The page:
If we are to pay more than lip service to the principle of “person centred services”, we need to look very hard at the way in which we plan and deliver services. It is no longer acceptable that individuals are expected to fit into the “system”. The “system” therefore, must change if it is to truly respond and meet the needs of those who require its support.

I am not underestimating the difficulties which responding to this challenge would place on all of us. However, I do believe that if we are willing to take an honest and critical look at how the services, as currently structured, could be made more responsive to individual needs, we will find many situations where implementation is not dependent on resources, but on changes in attitudes and practices.

In addition, given the level of current expenditure on these services and personnel, it is crucial that, as a first step, we clearly identify resources from existing funding with which to underpin this process. Our first reaction should not be that we cannot do anything until we get additional funding or personnel. It should be to demonstrate clearly what we can do and how, with some additional assistance, we could build on that.

As you are aware the Disability Act, 2005 and the Education for Persons with Special Educational Needs Act 2004 place very specific statutory responsibilities on the health services.

The commitment to provide a multi-annual Investment Programme for Disability Support Services gives recognition to the need to build capacity in the health services to deliver on these new legal obligations.

Significantly the Government has decided on a fundamentally different approach to that which normally applies in relation to current revenue funding for high priority disability support services. A multi-annual funding package for current expenditure on these services, with a total cumulative value of almost €600m, has been agreed with the Minister for Finance. This is the first time that Government has adopted this approach in the case of spending on services.

In all, a special disability multi-annual funding package with a total cumulative revenue and capital value close to €900m has been put in place by the Government for the period 2006 to 2009.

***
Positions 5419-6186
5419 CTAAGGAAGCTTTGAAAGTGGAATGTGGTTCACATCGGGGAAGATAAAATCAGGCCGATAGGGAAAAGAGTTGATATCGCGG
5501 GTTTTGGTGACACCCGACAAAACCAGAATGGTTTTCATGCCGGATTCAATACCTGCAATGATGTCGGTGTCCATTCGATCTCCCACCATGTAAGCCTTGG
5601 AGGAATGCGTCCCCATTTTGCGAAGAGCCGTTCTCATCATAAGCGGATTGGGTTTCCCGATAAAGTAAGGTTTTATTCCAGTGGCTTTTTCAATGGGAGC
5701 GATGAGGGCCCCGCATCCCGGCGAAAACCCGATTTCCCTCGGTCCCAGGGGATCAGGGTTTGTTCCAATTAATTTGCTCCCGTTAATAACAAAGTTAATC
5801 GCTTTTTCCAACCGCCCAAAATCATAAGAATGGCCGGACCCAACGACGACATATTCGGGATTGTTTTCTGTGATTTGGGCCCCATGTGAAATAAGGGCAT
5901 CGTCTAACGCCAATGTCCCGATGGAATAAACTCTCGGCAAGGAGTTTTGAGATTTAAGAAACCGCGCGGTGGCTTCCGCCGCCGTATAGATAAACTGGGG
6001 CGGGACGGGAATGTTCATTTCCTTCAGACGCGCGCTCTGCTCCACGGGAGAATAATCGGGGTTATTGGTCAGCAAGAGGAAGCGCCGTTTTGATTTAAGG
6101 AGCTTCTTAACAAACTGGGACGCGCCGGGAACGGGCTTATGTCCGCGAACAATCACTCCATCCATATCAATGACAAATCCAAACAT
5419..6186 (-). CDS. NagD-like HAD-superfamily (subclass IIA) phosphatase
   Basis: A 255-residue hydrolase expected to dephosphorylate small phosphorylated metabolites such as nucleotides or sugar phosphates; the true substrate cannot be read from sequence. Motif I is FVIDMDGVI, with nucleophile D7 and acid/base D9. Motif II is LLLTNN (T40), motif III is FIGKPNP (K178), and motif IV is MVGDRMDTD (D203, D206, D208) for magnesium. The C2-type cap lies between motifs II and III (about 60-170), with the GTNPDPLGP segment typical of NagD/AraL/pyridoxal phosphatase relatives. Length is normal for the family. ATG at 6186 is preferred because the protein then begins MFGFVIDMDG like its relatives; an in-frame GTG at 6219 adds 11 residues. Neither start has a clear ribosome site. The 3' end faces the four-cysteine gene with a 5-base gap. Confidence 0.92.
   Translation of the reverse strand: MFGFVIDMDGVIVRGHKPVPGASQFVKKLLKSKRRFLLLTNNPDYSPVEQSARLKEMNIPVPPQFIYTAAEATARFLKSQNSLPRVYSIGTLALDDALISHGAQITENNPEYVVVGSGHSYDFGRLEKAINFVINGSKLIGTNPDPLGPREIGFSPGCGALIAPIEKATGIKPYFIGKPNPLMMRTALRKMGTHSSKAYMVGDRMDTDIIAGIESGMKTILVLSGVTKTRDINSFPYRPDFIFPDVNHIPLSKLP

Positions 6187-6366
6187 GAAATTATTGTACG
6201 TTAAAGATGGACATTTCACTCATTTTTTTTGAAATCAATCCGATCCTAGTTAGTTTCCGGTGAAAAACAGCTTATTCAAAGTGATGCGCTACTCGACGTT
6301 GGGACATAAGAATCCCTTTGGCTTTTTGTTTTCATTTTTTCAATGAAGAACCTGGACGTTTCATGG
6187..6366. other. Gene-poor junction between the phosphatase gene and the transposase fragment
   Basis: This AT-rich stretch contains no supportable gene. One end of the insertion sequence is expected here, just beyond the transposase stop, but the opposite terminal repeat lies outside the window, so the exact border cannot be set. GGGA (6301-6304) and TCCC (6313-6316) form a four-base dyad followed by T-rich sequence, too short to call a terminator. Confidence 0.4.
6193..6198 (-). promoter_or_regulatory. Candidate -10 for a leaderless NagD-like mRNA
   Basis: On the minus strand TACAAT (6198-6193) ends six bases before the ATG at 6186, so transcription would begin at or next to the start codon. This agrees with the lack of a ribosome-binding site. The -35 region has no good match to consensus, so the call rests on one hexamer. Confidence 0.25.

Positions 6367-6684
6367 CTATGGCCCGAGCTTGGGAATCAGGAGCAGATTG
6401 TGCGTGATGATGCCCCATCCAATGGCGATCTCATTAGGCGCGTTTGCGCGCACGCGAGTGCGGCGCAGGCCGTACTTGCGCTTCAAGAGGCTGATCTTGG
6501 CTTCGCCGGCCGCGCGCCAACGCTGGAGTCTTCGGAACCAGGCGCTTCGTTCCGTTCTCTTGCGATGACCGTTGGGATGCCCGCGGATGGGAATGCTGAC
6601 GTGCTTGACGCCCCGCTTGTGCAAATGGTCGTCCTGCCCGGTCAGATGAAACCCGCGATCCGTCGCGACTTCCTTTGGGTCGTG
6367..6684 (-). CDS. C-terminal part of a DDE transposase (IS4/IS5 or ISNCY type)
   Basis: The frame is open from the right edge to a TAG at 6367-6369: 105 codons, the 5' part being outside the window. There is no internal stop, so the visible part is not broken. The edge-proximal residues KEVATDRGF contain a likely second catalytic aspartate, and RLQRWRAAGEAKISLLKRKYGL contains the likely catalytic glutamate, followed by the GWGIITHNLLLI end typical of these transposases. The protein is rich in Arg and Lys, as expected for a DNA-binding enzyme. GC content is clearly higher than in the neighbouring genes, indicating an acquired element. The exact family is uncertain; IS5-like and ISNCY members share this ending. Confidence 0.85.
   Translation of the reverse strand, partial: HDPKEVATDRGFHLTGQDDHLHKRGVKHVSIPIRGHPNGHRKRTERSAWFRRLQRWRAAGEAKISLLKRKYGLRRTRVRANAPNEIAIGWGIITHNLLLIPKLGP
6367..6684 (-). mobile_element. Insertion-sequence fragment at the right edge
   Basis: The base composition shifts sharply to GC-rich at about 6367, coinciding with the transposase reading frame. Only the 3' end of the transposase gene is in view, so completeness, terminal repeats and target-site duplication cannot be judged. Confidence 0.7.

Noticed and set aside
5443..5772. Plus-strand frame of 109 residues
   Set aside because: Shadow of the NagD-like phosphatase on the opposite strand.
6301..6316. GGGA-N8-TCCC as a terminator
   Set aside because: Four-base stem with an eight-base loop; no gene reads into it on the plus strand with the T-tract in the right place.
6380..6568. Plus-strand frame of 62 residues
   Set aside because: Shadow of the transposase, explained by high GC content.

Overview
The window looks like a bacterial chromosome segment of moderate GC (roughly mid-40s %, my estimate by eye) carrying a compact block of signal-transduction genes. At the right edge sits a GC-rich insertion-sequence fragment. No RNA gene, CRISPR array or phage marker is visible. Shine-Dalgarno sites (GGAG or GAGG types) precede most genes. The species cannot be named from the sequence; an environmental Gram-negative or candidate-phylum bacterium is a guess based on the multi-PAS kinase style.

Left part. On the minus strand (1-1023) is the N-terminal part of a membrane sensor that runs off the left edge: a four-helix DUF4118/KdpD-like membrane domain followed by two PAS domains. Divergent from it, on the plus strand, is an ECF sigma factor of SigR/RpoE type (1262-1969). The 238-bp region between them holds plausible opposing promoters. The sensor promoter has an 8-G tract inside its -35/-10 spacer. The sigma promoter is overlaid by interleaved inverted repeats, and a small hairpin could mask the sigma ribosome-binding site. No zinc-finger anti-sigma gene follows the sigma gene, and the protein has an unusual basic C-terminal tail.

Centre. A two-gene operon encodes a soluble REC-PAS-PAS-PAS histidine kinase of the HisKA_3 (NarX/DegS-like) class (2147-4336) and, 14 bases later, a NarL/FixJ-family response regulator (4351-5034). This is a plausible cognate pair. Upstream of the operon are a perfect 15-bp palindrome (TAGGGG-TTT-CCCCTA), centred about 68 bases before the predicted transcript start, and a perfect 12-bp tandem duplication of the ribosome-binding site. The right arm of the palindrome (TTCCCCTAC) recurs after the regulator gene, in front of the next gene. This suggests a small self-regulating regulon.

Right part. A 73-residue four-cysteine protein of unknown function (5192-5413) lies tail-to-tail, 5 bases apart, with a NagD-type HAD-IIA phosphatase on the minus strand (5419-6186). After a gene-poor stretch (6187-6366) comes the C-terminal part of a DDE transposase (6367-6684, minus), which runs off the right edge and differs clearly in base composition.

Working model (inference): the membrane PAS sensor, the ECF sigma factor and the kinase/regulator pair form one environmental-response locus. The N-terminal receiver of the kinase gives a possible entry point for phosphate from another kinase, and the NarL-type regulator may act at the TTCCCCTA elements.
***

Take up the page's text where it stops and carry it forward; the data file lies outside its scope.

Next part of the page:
While I am aware that the provisions contained in the Disability Act 2005 do not meet the expectations of the disability sector as a whole, the Act provides, for the first time, a very specific framework which will support the planning and delivery of disability specific support services.

Together with the Education for Persons with Special Educational Needs Act 2004, it changes not just the manner in which services are delivered, but also places very specific obligations on the health and education services.

These new pieces of legislation have far-reaching implications for the health services, in terms of how they are organised in the future. In particular, they require a re-examination of how services are prioritised.

I would ask all here present to work with the Department of Health and Children, the Department of Education and Science and other relevant Government Departments and agencies and the HSE to ensure that the legislative measures now in place can be implemented in a manner which brings optimum benefit to people with disabilities, their families and carers.

I would like to congratulate St Michael’s House on their being awarded in 2005 a prestigious international accreditation by the Council on Quality and Leadership.

I understand that the accreditation was awarded for two years and that only a few organisations have ever achieved this level of accreditation on their first application. Congratulations.

In conclusion, I would like to thank St. Michael’s House, the National Federation of Voluntary Bodies and all those who helped in the organisation of this conference. I wish all here present a most informative and enjoyable conference.